QuestionThe doctors tell me I only have one ovary. I have a child already. Do all women have two ovaries or can you be born with just one and still have a child?
In general, women are born with two ovaries, but due to genetic defects, it is possible to be born with only one ovary. A woman can also lose an ovary because of disease, cancer, damage from a cyst.
Nothing prevents a woman with only one ovary from having children. In the normal operation of the body, one ovary releases one egg per month. With two ovaries, they alternate every other month. If that pattern remained with only one ovary, it would simply mean that it might take up to twice as long to become pregnant as a woman who has two ovaries.
However, becoming pregnant is more of a probability question. A woman can become pregnant on the very first time of having sex, or after many times. The average for a healthy husband and wife is 85 couples out of 100 will conceive a child in one year of regularly having sex. If we simply halve that value, it would mean you would have a 43 out of 100 chance of having a child in one year of trying, which is still fairly good odds.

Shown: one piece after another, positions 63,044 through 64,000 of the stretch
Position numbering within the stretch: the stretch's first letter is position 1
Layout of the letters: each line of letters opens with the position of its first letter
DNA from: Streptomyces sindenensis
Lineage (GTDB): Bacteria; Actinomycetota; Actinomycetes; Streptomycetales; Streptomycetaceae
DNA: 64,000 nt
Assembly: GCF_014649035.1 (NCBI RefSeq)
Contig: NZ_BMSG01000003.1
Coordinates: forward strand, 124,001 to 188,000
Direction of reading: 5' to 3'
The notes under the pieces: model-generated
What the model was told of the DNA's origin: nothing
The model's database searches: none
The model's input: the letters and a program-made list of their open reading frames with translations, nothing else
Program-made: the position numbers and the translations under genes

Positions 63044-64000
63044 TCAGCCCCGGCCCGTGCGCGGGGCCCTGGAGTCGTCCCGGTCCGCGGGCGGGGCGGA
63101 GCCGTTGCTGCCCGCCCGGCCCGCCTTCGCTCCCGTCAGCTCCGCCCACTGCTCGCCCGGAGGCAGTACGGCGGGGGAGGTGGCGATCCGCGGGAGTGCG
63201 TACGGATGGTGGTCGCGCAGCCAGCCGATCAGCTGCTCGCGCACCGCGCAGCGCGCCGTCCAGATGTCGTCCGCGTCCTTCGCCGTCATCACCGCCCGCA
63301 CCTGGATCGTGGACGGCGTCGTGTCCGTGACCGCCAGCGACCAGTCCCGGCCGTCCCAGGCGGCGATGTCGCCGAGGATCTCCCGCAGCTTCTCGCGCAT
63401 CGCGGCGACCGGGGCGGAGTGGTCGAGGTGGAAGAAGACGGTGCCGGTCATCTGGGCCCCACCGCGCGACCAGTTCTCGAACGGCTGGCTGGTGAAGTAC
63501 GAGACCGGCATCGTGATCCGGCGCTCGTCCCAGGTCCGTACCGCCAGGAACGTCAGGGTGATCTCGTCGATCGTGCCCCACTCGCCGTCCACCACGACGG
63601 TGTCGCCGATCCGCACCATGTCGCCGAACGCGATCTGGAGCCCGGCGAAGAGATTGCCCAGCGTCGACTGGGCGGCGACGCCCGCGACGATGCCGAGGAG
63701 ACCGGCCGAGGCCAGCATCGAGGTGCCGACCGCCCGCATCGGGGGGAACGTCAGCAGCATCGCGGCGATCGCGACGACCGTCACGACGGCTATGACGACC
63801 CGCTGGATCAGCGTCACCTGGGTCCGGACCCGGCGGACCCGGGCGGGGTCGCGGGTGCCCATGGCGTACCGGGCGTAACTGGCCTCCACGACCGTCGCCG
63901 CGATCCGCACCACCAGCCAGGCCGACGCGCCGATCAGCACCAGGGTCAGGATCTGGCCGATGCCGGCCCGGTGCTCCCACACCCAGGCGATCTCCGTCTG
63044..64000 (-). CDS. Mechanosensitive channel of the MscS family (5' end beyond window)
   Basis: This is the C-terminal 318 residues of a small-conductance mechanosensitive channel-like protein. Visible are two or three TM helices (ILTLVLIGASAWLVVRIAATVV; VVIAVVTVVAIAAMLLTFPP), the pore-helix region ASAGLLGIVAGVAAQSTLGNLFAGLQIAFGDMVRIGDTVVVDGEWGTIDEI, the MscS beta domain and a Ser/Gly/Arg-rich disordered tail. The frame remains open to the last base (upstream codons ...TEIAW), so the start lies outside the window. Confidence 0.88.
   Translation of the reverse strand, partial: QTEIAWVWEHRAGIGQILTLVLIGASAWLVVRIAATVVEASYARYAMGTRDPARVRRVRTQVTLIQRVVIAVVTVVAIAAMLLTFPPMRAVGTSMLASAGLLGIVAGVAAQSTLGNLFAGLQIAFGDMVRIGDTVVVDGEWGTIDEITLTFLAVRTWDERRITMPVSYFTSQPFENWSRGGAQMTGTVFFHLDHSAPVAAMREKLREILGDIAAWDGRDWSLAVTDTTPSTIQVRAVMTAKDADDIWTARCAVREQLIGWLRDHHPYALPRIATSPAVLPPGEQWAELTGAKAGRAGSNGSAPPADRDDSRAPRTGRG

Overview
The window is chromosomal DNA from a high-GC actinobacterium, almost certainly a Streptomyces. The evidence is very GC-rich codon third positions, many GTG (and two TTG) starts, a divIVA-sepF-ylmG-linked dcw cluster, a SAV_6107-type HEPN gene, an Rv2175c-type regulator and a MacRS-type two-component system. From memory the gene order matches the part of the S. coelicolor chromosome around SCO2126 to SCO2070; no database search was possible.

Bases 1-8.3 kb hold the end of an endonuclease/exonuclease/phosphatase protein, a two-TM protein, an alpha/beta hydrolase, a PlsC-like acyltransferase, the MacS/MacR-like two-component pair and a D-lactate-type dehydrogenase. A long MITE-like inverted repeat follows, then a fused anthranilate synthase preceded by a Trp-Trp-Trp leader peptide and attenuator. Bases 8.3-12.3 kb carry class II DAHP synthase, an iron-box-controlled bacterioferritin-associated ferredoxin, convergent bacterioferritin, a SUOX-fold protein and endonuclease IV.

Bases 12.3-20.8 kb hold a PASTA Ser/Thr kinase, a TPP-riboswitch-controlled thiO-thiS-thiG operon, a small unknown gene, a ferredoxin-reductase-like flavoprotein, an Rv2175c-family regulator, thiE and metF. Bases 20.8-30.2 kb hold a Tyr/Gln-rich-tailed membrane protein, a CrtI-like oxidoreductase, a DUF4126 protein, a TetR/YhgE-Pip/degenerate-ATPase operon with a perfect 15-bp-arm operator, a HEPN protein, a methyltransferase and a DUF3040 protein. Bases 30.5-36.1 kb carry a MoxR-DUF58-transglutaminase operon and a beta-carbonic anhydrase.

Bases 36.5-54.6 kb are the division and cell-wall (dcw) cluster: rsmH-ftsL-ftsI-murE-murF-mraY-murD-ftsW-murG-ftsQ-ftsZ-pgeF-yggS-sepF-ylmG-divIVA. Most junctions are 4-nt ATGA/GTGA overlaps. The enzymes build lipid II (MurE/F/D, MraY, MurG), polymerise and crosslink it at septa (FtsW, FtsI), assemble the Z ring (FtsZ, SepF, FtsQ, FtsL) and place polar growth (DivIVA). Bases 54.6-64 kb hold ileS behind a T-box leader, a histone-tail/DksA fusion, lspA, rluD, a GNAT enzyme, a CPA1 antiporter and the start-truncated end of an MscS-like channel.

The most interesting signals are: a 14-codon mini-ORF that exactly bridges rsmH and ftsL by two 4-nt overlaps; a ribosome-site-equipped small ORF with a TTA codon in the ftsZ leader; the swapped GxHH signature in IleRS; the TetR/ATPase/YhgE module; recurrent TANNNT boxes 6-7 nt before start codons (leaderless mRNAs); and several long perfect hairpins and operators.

But the human body is fairly resilient. It is possible that because the other ovary is missing that your remaining ovary is taking up some or all of the slack. Thus, you might not see any impact on your ability to have a child versus another woman who has two ovaries.